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Int. J. Mol. Sci. 2017, 18(12), 2759;

Control of Nucleotide Metabolism Enables Mutant p53’s Oncogenic Gain-of-Function Activity

Department of Pathology, Stony Brook University, Stony Brook, NY 11794, USA
Current address: Enzo Life Sciences, Farmingdale, NY 11735, USA.
Author to whom correspondence should be addressed.
Received: 31 October 2017 / Revised: 6 December 2017 / Accepted: 8 December 2017 / Published: 19 December 2017
(This article belongs to the Special Issue Emerging Non-Canonical Functions and Regulation of p53)
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Since its discovery as an oncoprotein in 1979, investigation into p53’s many identities has completed a full circle and today it is inarguably the most extensively studied tumor suppressor (wild-type p53 form or WTp53) and oncogene (mutant p53 form or mtp53) in cancer research. After the p53 protein was declared “Molecule of the Year” by Science in 1993, the p53 field exploded and a plethora of excellent reviews is now available on every aspect of p53 genetics and functional repertoire in a cell. Nevertheless, new functions of p53 continue to emerge. Here, we discuss a novel mechanism that contributes to mtp53’s Gain of Functions GOF (gain-of-function) activities and involves the upregulation of both nucleotide de novo synthesis and nucleoside salvage pathways. View Full-Text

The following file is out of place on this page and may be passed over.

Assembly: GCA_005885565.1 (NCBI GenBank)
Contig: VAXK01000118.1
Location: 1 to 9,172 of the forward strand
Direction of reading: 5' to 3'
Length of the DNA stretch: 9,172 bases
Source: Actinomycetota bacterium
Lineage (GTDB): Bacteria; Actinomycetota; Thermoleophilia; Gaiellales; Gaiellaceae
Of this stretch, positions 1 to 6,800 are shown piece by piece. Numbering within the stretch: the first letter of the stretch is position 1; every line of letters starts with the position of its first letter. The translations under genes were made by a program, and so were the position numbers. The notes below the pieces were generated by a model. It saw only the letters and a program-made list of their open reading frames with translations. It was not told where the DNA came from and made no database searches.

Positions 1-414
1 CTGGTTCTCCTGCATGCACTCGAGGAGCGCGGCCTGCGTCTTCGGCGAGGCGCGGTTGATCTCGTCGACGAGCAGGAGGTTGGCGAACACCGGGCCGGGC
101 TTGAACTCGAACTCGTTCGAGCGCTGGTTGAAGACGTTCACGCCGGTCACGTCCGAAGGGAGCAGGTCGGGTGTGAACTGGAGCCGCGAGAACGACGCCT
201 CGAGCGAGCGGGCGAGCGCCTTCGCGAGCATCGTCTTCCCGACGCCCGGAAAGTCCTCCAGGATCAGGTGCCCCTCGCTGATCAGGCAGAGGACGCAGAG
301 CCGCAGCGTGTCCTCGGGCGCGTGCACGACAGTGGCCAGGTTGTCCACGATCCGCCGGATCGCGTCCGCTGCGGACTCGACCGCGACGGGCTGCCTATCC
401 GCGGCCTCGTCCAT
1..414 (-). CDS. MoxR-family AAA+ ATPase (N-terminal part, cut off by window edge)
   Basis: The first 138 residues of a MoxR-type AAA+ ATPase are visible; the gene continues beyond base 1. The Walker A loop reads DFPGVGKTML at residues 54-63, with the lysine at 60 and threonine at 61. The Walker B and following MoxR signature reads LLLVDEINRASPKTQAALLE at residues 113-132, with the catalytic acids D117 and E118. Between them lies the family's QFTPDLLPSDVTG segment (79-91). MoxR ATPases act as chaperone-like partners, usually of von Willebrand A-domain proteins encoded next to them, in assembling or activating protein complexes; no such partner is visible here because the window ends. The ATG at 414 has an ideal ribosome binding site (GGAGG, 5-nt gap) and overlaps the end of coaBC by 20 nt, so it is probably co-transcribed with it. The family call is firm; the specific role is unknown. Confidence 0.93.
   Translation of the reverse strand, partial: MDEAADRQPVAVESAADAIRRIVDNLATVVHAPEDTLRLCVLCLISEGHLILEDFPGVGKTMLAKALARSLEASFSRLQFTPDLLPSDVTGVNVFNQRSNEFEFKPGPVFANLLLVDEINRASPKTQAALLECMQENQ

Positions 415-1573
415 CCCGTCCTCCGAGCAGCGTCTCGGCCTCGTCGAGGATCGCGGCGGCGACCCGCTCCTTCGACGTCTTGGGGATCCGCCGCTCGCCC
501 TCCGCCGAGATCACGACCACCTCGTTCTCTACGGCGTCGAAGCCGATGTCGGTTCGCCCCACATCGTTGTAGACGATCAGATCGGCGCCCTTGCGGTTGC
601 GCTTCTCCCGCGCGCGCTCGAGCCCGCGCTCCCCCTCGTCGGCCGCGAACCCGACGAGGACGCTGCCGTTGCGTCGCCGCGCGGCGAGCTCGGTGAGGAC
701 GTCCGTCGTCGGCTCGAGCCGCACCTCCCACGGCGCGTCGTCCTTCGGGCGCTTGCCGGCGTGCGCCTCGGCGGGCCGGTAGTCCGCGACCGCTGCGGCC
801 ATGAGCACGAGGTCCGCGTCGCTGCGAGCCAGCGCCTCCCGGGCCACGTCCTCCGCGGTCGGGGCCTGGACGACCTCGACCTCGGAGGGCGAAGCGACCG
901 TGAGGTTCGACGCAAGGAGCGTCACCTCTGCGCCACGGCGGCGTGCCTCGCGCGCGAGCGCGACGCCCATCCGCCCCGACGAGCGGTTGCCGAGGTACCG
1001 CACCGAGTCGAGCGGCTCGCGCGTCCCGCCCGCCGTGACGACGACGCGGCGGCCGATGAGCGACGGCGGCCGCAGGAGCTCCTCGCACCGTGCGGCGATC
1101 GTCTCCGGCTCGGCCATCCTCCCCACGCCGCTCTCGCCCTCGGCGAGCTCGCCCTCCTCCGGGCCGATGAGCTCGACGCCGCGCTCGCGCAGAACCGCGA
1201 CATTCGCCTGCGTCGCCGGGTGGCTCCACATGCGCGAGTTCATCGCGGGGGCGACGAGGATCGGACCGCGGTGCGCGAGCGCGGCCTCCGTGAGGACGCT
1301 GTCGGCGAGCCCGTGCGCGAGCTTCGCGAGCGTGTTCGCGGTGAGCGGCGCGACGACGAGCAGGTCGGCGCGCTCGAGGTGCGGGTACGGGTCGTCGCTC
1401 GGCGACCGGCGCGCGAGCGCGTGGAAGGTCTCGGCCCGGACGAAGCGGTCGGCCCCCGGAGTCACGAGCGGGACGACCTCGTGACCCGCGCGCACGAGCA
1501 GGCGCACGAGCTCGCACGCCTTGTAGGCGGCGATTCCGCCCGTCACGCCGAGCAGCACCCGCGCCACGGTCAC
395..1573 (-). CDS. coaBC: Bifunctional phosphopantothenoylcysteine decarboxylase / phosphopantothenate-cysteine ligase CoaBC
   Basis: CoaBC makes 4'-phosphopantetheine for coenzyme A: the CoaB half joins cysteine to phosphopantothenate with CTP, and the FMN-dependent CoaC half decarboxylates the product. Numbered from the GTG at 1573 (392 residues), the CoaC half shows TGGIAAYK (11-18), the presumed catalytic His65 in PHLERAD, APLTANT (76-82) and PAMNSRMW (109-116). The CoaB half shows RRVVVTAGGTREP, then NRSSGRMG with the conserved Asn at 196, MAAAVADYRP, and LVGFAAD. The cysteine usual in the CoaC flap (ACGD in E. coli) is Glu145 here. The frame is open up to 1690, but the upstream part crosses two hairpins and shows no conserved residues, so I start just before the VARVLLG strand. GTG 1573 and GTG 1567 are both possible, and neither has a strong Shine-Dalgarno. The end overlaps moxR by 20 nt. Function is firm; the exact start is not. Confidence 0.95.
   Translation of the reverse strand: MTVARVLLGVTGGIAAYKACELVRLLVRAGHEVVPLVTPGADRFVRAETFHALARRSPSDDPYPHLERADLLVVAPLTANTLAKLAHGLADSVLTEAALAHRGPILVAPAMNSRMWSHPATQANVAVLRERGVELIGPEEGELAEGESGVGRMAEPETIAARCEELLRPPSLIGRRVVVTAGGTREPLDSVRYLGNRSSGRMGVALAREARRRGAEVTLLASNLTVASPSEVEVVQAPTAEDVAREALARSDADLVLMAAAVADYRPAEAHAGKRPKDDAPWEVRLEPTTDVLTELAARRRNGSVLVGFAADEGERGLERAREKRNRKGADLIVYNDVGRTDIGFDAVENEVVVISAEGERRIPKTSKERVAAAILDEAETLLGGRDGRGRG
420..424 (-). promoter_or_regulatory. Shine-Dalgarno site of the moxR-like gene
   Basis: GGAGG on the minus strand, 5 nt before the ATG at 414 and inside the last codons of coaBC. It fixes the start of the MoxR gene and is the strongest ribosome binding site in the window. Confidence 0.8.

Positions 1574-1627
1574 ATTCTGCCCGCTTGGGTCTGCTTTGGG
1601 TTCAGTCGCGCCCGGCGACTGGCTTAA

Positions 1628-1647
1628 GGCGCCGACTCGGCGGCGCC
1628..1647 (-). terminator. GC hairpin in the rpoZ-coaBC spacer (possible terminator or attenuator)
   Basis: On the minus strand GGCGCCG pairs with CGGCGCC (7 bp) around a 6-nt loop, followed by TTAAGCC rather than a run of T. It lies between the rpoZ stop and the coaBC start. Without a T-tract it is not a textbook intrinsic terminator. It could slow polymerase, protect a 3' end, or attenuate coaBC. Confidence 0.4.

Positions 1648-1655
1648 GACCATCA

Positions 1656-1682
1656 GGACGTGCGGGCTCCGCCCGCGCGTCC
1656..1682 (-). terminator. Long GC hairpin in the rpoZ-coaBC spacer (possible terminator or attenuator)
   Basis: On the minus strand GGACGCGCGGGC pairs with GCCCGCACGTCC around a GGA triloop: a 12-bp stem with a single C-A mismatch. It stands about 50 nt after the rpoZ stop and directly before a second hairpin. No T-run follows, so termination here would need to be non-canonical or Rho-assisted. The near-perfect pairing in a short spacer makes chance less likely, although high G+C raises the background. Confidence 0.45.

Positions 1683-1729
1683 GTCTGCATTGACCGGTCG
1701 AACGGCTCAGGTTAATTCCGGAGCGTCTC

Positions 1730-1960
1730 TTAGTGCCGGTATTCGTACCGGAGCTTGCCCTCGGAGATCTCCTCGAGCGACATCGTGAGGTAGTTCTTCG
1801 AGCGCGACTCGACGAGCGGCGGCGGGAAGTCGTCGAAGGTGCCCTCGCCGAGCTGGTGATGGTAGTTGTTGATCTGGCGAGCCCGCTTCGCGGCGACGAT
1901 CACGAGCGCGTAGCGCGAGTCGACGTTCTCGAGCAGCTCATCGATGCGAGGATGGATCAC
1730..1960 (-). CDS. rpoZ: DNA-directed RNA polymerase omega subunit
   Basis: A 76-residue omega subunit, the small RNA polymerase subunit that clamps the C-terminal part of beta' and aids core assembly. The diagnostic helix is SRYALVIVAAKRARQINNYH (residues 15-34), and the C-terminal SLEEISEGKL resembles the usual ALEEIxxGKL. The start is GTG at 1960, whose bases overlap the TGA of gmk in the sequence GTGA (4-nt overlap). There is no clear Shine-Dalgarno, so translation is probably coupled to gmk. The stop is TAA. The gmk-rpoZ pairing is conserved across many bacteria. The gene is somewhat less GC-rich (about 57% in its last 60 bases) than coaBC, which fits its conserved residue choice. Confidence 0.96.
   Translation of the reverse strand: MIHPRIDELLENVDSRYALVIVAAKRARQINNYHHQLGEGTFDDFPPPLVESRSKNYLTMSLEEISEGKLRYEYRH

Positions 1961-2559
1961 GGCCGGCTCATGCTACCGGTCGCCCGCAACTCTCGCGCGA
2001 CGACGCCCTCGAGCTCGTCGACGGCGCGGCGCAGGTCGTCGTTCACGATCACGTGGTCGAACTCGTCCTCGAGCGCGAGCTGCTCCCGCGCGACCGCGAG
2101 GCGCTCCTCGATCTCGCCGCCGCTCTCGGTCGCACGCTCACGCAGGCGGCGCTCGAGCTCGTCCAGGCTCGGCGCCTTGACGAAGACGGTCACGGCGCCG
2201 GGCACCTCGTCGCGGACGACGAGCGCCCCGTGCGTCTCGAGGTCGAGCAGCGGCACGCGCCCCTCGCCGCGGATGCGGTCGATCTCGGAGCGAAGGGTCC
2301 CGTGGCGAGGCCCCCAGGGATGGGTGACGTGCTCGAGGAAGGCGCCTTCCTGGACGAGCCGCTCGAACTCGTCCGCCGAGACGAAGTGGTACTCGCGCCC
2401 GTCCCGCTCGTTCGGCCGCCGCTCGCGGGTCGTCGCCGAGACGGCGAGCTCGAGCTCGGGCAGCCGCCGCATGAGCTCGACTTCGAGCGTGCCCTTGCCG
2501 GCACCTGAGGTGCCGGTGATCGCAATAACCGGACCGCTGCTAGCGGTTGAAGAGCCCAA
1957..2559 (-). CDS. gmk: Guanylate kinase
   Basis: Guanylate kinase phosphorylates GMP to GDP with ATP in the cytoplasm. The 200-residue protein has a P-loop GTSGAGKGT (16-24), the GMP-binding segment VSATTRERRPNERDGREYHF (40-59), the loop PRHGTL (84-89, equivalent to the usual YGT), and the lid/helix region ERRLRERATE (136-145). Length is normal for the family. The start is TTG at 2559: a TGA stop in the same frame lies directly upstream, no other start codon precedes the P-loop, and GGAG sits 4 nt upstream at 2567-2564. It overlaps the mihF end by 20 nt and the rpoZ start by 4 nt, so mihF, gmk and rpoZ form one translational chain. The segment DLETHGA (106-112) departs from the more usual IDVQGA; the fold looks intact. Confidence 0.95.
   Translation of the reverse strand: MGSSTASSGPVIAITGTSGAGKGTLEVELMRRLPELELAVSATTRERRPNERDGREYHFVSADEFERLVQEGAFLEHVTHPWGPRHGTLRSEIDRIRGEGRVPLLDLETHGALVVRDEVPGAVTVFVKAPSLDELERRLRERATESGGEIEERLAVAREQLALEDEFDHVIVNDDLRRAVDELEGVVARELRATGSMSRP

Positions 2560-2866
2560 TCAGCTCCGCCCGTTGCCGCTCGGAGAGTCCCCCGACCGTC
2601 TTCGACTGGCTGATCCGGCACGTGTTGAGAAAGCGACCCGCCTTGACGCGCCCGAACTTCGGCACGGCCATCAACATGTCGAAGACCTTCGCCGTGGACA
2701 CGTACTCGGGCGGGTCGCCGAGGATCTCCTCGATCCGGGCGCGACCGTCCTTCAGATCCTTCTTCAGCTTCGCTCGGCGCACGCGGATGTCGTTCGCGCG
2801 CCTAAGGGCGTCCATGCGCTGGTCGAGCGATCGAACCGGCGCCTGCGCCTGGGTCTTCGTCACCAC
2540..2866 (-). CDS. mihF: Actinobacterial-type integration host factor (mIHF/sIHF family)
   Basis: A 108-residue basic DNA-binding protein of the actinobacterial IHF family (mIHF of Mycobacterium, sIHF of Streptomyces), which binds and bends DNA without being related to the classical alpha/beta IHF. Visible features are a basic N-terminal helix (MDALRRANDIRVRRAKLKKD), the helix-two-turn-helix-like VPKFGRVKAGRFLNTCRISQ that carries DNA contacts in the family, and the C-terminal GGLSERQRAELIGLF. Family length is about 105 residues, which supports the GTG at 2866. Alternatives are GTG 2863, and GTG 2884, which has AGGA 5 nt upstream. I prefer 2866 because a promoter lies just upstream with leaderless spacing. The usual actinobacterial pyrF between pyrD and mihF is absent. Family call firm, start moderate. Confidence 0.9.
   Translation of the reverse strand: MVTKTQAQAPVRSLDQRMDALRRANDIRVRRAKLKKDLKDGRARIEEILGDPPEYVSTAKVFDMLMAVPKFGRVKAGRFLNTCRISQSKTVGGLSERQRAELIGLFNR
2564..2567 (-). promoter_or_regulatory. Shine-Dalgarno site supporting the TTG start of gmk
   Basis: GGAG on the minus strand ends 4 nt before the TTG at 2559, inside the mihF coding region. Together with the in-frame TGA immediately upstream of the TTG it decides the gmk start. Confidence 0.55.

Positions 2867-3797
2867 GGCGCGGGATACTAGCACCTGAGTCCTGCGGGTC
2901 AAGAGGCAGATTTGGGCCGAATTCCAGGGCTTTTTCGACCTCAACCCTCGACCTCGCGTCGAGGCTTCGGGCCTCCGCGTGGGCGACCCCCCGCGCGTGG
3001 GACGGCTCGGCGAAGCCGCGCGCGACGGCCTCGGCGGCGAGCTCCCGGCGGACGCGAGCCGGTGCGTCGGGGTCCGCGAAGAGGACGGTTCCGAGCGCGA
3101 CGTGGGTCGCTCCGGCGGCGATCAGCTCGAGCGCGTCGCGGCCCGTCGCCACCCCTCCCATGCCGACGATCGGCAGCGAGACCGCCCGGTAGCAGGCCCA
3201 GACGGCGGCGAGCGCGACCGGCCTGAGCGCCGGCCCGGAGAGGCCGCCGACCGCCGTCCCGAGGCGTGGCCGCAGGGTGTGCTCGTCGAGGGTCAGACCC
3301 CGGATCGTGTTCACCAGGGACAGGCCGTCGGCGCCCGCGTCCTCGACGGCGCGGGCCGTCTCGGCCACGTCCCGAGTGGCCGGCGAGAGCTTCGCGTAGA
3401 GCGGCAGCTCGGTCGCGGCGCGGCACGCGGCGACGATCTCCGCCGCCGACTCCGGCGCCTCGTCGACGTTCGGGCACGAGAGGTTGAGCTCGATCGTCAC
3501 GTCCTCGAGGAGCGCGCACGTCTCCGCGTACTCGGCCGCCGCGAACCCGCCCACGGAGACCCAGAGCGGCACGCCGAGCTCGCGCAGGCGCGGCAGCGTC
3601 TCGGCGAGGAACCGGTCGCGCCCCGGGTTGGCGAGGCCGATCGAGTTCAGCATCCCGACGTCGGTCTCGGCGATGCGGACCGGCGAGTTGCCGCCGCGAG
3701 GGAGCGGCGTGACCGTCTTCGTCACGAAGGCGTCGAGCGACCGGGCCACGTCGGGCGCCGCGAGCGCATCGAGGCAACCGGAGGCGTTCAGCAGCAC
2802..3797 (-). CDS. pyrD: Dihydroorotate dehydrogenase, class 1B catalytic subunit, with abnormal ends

Keywords: p53; nucleotide metabolism; GOFs; ETS2 p53; nucleotide metabolism; GOFs; ETS2

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Schmidt, V.; Nagar, R.; Martinez, L.A. Control of Nucleotide Metabolism Enables Mutant p53’s Oncogenic Gain-of-Function Activity. Int. J. Mol. Sci. 2017, 18, 2759.

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